FancyListView provides an easy to use mechanism for displaying additional information to a user by allowing images in any columns and progress bars to better inform the user of the current state of the system or whatever else the add-in wants to say.

    Next Time

    Next week we'll dive into a few more controls in the HomeServerControls.dll assembly, some of their quirks and how they can be better used to make our add-ins look more at home in the Home Server Console.

    Note: The information in this post is based on undocumented and at times deduced information on Windows Home Server and is not officially supported or endorsed by Microsoft and could very easily be wrong or subject to change in future, so please take it and everything else said on this blog with a grain of salt and use with caution.

  • WHS Developer Tip #10: Home Server Controls

    Did you know that most of the custom visual controls used in the Windows Home Server Console (with the exception of the graphs) are unofficially available for your use in your add-ins?

    In order to access them in the designer, simply add the controls to your Toolbox, to do so:

    1. Launch Visual Studio
    2. Open desired project
    3. Open form or user control in designer
    4. If the Toolbox is not displayed, use the View -> Toolbox menu option to display it
    5. Right click inside of Toolbox and select Add Tab
    6. Specify name of tab (ie Windows Home Server)
    7. Right click inside of new tab and select Choose Items...
    8. In the Choose Toolbox Items dialog, click the Browse button and browse to location of HomeServerControls.dll (C:\Program Files\Windows Home Server\ if working directly on the server)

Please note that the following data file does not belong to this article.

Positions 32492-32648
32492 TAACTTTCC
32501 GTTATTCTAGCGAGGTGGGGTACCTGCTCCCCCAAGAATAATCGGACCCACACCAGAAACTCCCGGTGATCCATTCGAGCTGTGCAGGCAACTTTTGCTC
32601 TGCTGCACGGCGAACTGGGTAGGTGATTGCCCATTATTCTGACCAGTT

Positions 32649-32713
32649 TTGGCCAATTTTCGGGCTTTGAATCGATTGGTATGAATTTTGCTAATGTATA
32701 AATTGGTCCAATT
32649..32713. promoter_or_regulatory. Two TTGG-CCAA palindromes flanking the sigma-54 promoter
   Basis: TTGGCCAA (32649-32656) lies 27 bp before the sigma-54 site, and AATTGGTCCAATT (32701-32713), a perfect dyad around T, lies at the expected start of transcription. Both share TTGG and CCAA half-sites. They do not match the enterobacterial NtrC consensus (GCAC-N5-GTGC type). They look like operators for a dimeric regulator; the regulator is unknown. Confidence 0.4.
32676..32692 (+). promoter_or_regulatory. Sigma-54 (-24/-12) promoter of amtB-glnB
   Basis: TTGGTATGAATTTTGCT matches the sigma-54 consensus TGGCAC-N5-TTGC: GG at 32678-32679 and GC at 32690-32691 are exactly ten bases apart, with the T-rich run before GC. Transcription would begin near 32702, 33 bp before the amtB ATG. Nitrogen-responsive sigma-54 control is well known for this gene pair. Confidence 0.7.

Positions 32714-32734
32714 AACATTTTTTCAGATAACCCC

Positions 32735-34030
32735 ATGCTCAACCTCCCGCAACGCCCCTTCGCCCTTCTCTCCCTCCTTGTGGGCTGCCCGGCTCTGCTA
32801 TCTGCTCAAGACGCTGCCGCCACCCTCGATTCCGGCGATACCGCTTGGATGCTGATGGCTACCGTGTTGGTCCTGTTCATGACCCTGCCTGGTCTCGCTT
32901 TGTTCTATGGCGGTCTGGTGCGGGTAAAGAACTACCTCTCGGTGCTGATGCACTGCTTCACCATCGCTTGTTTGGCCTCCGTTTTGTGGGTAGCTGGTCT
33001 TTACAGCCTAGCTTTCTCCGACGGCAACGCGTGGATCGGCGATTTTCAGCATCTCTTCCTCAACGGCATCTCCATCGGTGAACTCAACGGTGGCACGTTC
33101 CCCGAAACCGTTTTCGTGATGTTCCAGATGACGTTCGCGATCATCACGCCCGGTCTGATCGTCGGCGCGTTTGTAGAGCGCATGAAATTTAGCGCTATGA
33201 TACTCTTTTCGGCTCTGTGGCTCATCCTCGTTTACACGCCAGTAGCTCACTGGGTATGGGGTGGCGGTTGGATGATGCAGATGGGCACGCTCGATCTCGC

9. Press the space bar to check all selected controls from HomeServerControls.dll
    10. Click the OK button to close the dialog

    Once done you should be greeted with a new list of available controls:

    Populated Toolbox

    Designer Friendliness

    Because the controls in HomeServerControls.dll were not intended for use by third-party programmers, most of the controls are not the most designer or developer friendly. While the majority of the controls that are displayed in the Toolbox can be dragged to the form and modified there, some cannot... either because they lack a default constructor or other dependencies. Of those that can be, issues will be seen from time to time of a property or other operation that needs to be done that cannot be made via the designer... leading to the necessity of some extra manual tweaks in code.

    A little historical note... initially the biggest problem with these controls was that very few of them had a default (parameterless) constructor which made it it impossible for a programmer to use the Windows Forms designer to use a good number of them without manually creating each control programmatically (ie how the official tabs in the Home Server Console were built) and largely ignoring the benefits of the designer.

    It is here where the necessity for some of these extra tweaks come into play.

    Despite the majority of the controls now having default constructors... a number of them have extra configuration work being done in the their non-default constructors but not in the default one, forcing a third-party developer to go without the additional functionality (likely not even knowing what they are missing), guessing as to what is being done and doing it themselves, or reverse engineering to determine exactly what they lack.